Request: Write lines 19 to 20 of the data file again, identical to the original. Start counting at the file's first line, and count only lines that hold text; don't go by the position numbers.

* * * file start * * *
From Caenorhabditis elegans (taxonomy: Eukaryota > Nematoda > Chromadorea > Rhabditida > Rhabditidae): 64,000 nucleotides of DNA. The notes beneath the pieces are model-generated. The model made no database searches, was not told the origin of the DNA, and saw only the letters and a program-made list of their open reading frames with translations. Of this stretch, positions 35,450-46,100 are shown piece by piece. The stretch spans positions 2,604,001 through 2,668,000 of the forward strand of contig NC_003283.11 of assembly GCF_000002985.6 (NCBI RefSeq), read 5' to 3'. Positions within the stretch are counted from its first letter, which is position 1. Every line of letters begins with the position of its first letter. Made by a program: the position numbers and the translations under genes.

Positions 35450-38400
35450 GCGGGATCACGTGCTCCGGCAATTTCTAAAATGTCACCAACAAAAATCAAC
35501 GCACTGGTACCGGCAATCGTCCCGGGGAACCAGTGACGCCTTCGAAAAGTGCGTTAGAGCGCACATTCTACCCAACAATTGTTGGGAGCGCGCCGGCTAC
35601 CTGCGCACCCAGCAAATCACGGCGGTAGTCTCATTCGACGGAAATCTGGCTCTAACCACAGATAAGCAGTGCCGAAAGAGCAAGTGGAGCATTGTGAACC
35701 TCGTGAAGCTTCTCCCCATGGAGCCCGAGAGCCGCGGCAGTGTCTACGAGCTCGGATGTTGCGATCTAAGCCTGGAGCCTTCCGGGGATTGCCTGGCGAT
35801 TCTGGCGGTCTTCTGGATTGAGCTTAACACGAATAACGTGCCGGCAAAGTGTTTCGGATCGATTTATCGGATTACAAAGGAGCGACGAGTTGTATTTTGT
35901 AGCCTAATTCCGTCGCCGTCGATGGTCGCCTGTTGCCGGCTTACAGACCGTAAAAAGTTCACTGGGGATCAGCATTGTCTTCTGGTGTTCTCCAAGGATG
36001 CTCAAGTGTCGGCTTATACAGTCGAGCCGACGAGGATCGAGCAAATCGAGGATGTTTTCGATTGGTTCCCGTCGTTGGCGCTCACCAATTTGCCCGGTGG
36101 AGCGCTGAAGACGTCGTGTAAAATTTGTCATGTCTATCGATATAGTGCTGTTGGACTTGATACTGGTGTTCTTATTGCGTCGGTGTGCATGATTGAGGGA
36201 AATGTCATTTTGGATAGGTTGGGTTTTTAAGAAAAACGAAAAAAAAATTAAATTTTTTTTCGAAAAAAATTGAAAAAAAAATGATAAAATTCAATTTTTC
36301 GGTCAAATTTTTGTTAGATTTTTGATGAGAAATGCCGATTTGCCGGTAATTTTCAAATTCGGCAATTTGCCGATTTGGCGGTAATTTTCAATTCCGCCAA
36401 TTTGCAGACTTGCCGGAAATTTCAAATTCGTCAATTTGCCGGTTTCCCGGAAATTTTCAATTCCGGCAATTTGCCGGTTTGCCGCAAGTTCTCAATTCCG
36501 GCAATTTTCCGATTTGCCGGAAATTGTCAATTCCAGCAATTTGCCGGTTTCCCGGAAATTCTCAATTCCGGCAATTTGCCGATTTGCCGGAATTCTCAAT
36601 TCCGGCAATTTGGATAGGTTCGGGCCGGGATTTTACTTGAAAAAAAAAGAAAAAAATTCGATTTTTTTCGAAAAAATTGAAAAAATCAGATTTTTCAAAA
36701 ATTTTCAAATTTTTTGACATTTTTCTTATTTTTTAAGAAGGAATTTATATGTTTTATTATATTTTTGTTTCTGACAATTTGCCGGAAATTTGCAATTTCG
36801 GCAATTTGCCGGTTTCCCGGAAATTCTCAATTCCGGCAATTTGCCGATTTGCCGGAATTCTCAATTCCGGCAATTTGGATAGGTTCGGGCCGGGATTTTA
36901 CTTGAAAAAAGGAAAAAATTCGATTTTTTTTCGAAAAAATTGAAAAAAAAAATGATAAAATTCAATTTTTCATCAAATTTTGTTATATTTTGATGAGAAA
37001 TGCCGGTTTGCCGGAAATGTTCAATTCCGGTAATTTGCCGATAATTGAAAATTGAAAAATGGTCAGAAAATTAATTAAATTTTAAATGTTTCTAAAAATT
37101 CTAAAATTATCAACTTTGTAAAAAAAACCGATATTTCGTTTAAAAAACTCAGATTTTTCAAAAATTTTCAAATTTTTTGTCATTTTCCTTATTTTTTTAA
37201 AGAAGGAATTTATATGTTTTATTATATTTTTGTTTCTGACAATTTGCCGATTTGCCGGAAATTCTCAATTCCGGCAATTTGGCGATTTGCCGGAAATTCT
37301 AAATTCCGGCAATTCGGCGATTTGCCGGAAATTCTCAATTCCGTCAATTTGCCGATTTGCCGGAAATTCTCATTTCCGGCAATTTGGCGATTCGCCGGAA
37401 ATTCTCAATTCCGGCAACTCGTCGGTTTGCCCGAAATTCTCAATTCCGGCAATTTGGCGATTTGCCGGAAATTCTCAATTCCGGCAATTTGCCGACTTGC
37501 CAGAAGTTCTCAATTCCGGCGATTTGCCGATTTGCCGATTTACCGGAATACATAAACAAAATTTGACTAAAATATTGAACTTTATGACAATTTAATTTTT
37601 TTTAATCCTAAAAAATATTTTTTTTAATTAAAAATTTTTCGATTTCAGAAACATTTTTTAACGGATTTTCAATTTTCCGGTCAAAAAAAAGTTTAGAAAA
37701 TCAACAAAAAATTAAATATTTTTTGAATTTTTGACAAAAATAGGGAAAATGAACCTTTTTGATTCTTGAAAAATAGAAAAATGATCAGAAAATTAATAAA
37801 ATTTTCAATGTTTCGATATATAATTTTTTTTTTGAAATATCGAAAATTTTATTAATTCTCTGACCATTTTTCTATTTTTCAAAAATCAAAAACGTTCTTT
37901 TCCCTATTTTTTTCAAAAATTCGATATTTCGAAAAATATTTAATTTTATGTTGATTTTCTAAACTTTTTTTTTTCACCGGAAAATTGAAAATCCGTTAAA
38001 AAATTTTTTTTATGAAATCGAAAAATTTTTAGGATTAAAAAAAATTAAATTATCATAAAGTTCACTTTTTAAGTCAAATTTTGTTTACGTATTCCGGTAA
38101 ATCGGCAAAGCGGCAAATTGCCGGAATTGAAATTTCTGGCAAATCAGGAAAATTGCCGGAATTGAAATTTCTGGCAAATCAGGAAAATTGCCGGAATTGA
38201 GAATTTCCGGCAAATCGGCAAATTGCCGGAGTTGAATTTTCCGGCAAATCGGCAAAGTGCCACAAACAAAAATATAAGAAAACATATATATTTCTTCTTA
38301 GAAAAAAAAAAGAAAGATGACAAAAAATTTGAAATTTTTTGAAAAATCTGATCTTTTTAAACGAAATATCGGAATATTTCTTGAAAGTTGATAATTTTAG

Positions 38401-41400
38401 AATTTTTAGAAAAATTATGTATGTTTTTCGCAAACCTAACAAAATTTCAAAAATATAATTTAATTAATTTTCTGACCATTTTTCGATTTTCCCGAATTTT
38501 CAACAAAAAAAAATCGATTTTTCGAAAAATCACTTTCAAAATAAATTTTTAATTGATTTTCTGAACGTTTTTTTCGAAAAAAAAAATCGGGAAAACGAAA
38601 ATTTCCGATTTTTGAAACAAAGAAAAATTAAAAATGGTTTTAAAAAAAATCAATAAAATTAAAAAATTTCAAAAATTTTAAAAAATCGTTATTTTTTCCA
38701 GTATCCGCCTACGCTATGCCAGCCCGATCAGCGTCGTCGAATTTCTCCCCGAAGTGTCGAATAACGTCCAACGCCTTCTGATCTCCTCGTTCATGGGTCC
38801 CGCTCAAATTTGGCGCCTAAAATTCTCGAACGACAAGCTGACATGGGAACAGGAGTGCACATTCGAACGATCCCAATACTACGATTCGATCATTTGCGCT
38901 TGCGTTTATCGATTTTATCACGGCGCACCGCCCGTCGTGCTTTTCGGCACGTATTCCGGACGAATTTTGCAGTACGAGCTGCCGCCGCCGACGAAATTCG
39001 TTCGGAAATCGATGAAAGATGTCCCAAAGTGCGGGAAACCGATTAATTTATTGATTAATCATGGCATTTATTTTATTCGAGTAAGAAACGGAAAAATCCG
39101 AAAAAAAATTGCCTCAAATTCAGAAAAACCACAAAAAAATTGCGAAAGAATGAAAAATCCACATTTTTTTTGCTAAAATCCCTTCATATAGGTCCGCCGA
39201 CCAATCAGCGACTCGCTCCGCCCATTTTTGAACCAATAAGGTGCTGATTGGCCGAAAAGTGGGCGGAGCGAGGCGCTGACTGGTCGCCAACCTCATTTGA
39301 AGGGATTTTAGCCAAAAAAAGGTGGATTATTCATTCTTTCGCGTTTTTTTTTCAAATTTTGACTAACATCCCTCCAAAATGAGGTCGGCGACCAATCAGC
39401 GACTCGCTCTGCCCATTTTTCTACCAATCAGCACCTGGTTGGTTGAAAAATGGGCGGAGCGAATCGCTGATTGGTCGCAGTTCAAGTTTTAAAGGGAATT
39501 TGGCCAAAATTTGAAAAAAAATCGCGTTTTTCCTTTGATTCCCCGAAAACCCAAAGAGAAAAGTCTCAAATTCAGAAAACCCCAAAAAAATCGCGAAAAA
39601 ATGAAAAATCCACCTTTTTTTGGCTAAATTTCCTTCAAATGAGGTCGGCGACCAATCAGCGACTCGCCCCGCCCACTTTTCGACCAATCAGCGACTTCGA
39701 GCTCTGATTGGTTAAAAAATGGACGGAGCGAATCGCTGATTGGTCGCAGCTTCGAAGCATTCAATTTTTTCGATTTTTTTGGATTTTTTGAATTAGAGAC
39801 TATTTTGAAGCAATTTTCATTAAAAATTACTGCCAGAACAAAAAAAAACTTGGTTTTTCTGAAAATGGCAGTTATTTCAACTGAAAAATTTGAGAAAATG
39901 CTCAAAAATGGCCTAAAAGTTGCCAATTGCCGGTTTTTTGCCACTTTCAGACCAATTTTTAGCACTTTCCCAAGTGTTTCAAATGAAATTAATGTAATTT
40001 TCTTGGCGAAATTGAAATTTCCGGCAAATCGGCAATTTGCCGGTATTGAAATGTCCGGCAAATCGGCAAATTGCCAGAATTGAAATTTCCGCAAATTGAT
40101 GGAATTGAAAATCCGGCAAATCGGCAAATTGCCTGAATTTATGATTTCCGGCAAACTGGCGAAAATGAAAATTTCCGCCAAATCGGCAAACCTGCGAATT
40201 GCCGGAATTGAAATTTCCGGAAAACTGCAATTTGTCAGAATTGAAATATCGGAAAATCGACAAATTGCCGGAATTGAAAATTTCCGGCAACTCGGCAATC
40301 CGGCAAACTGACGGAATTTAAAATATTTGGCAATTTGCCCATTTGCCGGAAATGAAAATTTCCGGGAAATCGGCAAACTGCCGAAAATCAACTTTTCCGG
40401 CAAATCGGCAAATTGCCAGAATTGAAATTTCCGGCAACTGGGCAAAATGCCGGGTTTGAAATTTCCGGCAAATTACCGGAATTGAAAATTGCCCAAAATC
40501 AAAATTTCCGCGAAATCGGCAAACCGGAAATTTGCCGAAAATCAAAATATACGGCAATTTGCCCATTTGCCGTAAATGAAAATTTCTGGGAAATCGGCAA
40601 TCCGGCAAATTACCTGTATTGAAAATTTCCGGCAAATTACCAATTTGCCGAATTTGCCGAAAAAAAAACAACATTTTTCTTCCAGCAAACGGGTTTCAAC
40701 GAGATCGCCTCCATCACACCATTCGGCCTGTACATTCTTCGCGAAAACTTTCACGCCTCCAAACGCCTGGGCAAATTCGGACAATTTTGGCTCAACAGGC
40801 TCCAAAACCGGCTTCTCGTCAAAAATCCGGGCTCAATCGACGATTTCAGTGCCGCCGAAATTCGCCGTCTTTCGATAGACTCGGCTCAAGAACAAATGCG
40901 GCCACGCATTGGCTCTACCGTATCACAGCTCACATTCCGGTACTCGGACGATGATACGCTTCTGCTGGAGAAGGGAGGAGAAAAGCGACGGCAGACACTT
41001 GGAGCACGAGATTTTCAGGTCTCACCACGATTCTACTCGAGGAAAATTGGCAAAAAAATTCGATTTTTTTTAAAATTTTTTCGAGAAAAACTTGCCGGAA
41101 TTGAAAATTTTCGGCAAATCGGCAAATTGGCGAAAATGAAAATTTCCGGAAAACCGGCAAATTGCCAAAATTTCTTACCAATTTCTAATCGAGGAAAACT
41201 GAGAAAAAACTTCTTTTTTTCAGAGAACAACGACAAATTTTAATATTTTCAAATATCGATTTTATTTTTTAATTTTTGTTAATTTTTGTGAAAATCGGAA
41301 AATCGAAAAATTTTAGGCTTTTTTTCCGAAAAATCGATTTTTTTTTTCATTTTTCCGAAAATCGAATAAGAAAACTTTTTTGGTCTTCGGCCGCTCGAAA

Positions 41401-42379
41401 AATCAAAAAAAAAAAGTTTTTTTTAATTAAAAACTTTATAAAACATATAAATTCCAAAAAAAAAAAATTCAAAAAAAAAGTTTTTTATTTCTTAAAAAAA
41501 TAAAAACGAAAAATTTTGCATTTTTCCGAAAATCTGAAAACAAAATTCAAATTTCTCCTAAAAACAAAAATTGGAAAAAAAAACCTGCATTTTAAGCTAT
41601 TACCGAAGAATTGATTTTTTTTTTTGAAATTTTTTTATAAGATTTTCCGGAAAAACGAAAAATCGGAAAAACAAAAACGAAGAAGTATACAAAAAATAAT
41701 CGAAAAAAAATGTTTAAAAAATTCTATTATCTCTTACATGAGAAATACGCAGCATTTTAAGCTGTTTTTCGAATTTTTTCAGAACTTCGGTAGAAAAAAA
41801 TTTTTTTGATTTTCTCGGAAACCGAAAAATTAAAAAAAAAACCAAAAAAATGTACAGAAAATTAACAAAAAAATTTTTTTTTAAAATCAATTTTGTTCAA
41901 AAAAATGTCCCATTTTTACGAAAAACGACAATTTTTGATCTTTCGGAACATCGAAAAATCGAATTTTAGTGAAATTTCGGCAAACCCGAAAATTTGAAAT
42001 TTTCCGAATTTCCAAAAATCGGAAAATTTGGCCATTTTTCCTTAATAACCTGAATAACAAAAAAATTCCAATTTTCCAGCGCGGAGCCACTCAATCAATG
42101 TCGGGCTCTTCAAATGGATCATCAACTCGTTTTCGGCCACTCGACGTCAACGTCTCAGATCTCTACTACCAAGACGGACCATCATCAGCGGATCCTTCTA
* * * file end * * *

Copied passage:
37001 TGCCGGTTTGCCGGAAATGTTCAATTCCGGTAATTTGCCGATAATTGAAAATTGAAAAATGGTCAGAAAATTAATTAAATTTTAAATGTTTCTAAAAATT
37101 CTAAAATTATCAACTTTGTAAAAAAAACCGATATTTCGTTTAAAAAACTCAGATTTTTCAAAAATTTTCAAATTTTTTGTCATTTTCCTTATTTTTTTAA